Anorgasmia in Women

Orgasms vary in intensity and duration and can present differently from woman to woman, but for those who suffer from a medical condition called anorgasmia, it can be difficult, or even impossible, to reach orgasm at all. Essentially, anorgasmia is a type of sexual dysfunction where a person isn’t able to reach orgasm even with ample sexual stimulation. Given that many women experience anorgasmia at some point in time, we thought we would fill you in on everything you need to know about this condition.

Happy couple looking through window at home

The various types of anorgasmia

Anorgasmia can present itself in many different forms. Here are a few you might experience:

Acquired anorgasmia: In this form of anorgasmia, a woman who previously was able to achieve orgasm is no longer able or has trouble reaching climax.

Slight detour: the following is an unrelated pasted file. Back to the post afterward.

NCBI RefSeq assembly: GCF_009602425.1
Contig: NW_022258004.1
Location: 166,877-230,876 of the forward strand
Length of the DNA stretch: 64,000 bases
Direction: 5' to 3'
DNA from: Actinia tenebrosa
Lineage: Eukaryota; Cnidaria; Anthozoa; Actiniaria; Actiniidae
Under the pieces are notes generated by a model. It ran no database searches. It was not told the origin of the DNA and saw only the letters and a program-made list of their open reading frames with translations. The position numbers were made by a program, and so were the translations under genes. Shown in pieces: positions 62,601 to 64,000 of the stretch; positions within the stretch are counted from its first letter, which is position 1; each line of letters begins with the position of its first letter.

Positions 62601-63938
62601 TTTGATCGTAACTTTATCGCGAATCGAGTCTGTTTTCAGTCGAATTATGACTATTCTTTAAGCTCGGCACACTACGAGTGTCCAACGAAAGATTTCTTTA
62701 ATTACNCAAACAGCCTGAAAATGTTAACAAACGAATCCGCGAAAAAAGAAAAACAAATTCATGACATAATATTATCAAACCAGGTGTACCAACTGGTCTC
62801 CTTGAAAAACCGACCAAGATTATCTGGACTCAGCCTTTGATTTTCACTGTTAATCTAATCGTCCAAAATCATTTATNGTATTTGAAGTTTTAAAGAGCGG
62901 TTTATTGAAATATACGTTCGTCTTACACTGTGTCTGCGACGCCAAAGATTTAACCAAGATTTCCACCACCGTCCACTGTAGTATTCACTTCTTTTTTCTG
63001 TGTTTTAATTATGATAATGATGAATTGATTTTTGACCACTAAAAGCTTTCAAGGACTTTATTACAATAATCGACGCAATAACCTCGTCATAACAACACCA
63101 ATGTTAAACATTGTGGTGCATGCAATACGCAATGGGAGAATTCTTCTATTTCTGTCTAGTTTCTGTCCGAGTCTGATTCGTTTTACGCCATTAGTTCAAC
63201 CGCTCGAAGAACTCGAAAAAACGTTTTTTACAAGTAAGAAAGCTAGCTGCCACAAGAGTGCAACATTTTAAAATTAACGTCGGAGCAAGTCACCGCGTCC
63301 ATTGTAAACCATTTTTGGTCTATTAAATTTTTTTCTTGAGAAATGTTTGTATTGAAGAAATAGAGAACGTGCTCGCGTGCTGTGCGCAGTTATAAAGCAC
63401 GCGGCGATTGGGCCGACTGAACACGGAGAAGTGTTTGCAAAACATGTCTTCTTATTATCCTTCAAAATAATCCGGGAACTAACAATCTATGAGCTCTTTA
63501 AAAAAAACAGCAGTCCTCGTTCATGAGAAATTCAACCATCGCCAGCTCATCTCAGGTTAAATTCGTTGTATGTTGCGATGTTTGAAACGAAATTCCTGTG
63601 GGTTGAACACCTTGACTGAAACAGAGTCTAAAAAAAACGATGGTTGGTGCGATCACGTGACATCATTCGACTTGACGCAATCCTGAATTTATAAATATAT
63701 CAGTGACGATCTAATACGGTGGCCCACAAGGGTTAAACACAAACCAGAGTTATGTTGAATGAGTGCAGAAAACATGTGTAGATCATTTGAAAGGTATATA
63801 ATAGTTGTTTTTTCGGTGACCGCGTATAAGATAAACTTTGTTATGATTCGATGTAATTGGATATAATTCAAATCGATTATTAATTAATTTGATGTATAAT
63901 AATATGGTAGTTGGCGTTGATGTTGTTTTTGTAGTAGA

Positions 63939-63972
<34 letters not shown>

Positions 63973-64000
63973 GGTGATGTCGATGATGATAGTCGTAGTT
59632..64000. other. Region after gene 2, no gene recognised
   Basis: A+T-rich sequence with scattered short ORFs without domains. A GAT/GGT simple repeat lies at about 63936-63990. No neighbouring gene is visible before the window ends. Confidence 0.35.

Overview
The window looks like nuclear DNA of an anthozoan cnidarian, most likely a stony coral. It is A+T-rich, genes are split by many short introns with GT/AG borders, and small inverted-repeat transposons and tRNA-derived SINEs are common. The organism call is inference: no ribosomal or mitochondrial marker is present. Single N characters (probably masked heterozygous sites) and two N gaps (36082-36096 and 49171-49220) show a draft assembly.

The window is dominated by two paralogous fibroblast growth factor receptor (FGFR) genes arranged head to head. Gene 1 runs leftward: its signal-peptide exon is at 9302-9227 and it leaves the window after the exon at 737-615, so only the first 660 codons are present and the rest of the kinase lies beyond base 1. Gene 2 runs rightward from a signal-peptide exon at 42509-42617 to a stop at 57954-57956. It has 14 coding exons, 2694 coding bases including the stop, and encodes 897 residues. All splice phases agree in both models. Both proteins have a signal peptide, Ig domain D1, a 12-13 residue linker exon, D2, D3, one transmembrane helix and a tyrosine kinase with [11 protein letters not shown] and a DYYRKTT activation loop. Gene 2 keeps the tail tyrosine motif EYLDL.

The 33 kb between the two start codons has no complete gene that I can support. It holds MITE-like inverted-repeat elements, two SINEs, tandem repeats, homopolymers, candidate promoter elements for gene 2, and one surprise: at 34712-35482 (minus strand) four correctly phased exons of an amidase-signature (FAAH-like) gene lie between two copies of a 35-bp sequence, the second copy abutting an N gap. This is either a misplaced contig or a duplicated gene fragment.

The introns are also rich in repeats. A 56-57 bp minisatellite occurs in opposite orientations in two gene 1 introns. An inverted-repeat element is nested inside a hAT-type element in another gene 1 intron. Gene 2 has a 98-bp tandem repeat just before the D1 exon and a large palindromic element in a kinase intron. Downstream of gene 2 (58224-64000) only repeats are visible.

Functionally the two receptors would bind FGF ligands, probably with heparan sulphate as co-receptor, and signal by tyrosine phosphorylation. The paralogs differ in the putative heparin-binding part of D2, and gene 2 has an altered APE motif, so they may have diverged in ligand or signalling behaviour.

Lifelong or generalized anorgasmia: Women with lifelong or generalized anorgasmia are unable (and never have been able) to reach climax and experience an orgasm in any situation.

Situational anorgasmia: Women with situational anorgasmia can only achieve orgasm during specific circumstances and possibly even with a specific partner. Women with this type of anorgasmia may be able to reach climax during oral sex, but not through vaginal penetration.

What causes anorgasmia?
Anorgasmia can arise for a number of reasons, with medication side effects being one of the most common causes. Antihistamines, antidepressants (SSRIs in particular), and blood pressure medications are among the more common medications that can be problematic. Diabetes, neurological diseases such as multiple sclerosis, and other illnesses can also contribute to anorgasmia. High alcohol intake and smoking are also problematic for some women. And sometimes, aging is a big contributor, especially because blood flow to the clitoris and vagina may slow down as women move toward menopause and estrogen levels fall.